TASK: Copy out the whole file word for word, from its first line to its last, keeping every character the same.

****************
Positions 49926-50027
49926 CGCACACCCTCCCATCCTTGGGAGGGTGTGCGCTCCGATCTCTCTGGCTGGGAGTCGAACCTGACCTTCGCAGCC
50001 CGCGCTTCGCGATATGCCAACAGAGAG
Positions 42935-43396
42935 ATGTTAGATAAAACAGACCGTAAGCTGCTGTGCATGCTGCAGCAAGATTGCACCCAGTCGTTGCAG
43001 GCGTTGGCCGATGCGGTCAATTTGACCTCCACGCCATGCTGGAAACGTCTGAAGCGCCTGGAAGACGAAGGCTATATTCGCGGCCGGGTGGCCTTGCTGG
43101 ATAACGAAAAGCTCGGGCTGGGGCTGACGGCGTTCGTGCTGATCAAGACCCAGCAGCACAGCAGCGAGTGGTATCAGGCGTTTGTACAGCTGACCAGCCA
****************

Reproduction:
Positions 49926-50027
49926 CGCACACCCTCCCATCCTTGGGAGGGTGTGCGCTCCGATCTCTCTGGCTGGGAGTCGAACCTGACCTTCGCAGCC
50001 CGCGCTTCGCGATATGCCAACAGAGAG
Positions 42935-43396
42935 ATGTTAGATAAAACAGACCGTAAGCTGCTGTGCATGCTGCAGCAAGATTGCACCCAGTCGTTGCAG
43001 GCGTTGGCCGATGCGGTCAATTTGACCTCCACGCCATGCTGGAAACGTCTGAAGCGCCTGGAAGACGAAGGCTATATTCGCGGCCGGGTGGCCTTGCTGG
43101 ATAACGAAAAGCTCGGGCTGGGGCTGACGGCGTTCGTGCTGATCAAGACCCAGCAGCACAGCAGCGAGTGGTATCAGGCGTTTGTACAGCTGACCAGCCA